“Milk, Milk, Milk, Milk, Milk, Milk, Milk, Milk…” That’s what my 17-month-old daughter Katherine kept repeating in my left ear as I held her close and paced up and down the hallway of the Children’s Hospital at Vanderbilt. She was on NPO, which comes from a Latin term meaning “nothing by mouth”, and she had not had anything to eat or drink because she was supposed to have multiple procedures done that day at 12:00PM. However, we were experiencing a delay and it was almost 1:30PM. My little girl was thirsty.
We took a small break from the pacing, so my wife and I could sign what turned out to be the last consent form… this one coming from the anesthesiologist. Just like the previous doctors that stopped by to see us, we were informed of all the risks associated with our daughter’s procedures. We once again signed the form and gave our consent. My eyes were starting to tear up, so I tried to look for a different hallway to take my daughter where my wife couldn’t see us. I didn’t want her to see the tears that were starting to fill up my eyes, fall down on my cheeks. You’re supposed to be strong in the hospital (at least that’s what I tell myself) and I wanted to show strength, but the consent forms broke me. I wish they would just do the procedures and not tell you all of the risks involved. I wanted to protect my daughter from those risks, but I couldn’t. All I could do was pray, so I prayed and I whispered in her ear “everything is going to be alright” and her response back to me was “Milk”.
I then thought back to one of my favorite movies, Cinderella Man. It’s based on a true story about boxing champion, Jim J. Braddock. Braddock was an incredible fighter and life was good for him and his family until the Great Depression hit. Jim was able to score some fights during the depression, but due to a broken hand, he got booed out of the ring. The boxing commission then revoked his boxing license for being such an embarrassment to the sport. This led to Jim not being able to pay the electricity bill and keep the heat on for his family, which caused his children to start getting sick due to the cold weather. They were also running low on food and could not afford to buy any more milk.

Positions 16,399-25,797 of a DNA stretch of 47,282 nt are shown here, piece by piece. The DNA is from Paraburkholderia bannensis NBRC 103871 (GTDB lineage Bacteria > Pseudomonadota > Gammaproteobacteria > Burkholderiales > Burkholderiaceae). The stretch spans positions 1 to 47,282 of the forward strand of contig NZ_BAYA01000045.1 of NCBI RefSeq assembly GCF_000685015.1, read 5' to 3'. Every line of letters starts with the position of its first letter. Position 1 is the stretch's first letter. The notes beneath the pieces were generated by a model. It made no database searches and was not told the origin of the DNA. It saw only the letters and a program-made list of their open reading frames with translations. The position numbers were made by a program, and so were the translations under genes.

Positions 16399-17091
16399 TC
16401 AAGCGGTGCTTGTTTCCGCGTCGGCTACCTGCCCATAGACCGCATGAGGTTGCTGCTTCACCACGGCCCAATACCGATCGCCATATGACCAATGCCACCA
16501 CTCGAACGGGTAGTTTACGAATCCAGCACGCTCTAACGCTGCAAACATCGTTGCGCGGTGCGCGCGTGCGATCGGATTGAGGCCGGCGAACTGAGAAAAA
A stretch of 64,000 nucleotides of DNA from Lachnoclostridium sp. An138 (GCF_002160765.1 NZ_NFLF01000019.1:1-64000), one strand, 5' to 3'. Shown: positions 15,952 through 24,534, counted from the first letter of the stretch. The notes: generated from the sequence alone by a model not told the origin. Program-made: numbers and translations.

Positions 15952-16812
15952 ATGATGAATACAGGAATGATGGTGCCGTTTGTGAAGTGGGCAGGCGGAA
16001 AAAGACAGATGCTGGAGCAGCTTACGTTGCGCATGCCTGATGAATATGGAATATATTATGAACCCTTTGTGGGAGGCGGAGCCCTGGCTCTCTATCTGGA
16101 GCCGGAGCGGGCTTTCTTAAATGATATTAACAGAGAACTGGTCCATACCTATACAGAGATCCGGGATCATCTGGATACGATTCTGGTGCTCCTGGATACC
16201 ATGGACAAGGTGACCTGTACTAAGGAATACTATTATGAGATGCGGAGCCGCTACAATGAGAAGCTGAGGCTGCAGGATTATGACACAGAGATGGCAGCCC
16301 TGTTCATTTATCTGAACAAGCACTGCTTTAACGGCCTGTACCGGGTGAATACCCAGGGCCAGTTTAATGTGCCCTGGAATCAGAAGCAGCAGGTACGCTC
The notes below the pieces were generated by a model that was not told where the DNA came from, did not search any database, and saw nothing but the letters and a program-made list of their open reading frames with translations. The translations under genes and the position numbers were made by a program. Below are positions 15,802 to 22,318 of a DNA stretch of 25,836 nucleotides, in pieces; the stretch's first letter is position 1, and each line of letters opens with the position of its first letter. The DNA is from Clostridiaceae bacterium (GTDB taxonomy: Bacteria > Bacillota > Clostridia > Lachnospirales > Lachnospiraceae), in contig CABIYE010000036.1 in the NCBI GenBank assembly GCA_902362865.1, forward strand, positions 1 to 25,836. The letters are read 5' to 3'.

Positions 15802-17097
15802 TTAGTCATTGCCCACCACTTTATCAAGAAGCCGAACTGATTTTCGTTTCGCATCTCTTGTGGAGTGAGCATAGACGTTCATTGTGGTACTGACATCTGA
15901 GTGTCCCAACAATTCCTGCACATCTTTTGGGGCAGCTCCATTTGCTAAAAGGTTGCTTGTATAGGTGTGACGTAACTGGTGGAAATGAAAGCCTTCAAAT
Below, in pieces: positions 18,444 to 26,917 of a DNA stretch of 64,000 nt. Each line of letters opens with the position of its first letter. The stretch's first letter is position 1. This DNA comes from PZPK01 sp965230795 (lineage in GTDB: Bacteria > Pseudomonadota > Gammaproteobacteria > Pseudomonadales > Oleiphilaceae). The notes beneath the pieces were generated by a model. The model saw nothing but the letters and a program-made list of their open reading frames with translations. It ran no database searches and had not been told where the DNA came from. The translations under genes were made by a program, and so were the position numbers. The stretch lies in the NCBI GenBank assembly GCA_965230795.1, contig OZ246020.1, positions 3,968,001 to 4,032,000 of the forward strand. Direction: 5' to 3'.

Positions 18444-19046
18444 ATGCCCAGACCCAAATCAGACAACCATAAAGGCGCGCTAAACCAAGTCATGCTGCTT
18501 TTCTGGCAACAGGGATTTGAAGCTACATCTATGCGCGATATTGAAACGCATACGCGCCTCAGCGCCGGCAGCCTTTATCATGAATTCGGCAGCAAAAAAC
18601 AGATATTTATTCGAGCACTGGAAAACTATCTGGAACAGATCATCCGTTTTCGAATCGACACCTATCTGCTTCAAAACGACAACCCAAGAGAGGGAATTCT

Now comes the second chance. The challenger who was supposed to fight the #2 heavyweight contender in the world, Corn Griffin, got hurt the day before their scheduled bout and had to back out. No boxer out there would fill in for the injured challenger and take on Corn Griffin with only one day’s notice, except for Jim Braddock. Since Braddock was willing to take the match, the boxing commission agreed to let him fight again. He was expected to lose badly and not make it past the first round. With an empty stomach, Jim showed up to the fight a day later and knocked Corn Griffin out in the third round. This stunning upset gave Jim the opportunity to continue fighting and he ended up getting a shot at the title. Prior to winning the heavyweight championship, a reporter asked Jim, “What’s changed, Jimmy? I mean, you couldn’t win a fight for love or money, right? How do you explain your comeback?” Jim goes on to answer the question and sums up his response with,
Jim: “And this time around, I know what I’m fighting for.”
Reporter: “Yeah? What’s that, Jimmy?”
I think it makes all the difference in the world when we know what we’re fighting for. Simon Sinek is great at teaching this and he says that everyone has a ‘Why’, which is the purpose, cause, or belief that inspires people to do what they do. My ‘Why’ has changed through the different seasons of my life and I always get a little lost when this happens. However, it always tracks me back down. I know when my ‘Why’ finds me because it wakes me up in the morning and sometimes in the middle of the night before my alarm clock has the chance to. It’s the fire in my belly that makes me think I can run through a brick wall. I’m obviously physically not able to do that, but in my mind, I feel like it’s possible and that’s all that matters. When life starts to get tough, I can still hear my daughter asking me for “Milk” in my left ear and I start fighting back because I know what I’m fighting for. That was the worst feeling in my life not being able to give my daughter something she wanted and that’s what milk represents to me. It represents being able to give my family everything they want and need to make all of their hopes and dreams come true. And it also means to actually give my kids milk when they ask for it. Especially my daughter, I hate telling her no.
After her procedures were done that day, she quickly asked again for “Milk” and we didn’t have to say no this time. I don’t know who was happier… my wife and I, or Katherine.
What are you fighting for?
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